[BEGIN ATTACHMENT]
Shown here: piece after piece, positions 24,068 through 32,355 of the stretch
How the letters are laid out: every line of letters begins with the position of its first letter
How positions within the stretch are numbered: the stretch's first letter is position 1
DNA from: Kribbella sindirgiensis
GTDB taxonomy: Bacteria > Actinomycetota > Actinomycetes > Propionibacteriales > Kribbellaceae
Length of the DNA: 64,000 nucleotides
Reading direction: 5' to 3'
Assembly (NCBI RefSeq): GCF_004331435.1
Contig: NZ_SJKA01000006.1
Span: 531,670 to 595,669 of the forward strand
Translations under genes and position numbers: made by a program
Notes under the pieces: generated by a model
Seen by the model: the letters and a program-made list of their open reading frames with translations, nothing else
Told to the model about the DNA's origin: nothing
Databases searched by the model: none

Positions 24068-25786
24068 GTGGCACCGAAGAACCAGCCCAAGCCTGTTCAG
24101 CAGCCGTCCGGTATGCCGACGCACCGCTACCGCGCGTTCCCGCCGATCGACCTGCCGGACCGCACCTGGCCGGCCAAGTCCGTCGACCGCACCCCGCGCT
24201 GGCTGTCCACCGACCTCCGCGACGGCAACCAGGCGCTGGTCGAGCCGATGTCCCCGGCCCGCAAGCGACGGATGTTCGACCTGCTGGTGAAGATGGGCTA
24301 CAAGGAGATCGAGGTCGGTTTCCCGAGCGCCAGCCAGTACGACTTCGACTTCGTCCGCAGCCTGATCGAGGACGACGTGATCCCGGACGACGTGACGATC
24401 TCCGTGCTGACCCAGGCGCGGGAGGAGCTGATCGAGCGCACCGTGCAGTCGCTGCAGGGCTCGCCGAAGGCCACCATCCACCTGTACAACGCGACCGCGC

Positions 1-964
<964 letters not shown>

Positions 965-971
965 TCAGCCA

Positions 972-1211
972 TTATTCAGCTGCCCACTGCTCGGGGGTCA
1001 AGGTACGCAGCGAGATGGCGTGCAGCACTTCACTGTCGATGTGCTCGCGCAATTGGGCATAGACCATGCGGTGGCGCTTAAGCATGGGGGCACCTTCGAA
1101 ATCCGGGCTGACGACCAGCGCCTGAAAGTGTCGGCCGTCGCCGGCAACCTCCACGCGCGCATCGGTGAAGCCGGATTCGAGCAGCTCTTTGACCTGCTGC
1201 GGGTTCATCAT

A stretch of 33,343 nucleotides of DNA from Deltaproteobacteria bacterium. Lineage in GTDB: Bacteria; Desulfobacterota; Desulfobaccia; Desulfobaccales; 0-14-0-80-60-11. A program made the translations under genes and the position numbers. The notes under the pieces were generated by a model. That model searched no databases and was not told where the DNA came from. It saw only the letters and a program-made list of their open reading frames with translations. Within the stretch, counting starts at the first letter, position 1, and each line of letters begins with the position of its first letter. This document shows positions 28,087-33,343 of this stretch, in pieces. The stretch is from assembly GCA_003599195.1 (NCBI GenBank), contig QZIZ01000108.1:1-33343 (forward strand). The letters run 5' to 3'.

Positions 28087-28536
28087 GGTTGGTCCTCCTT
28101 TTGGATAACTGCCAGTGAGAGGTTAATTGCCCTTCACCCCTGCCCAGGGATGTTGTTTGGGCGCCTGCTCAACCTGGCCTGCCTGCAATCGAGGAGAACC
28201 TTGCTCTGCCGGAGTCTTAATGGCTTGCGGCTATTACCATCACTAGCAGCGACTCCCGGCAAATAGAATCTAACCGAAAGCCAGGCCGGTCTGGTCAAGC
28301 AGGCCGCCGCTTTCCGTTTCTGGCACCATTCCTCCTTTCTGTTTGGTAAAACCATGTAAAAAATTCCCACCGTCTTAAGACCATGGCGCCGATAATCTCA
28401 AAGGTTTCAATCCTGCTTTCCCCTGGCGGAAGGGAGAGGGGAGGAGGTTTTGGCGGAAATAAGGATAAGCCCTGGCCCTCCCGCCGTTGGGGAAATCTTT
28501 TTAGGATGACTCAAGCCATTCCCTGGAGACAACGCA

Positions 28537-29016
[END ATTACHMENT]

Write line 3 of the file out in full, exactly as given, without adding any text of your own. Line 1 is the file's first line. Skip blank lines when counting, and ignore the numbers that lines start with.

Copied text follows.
How positions within the stretch are numbered: the stretch's first letter is position 1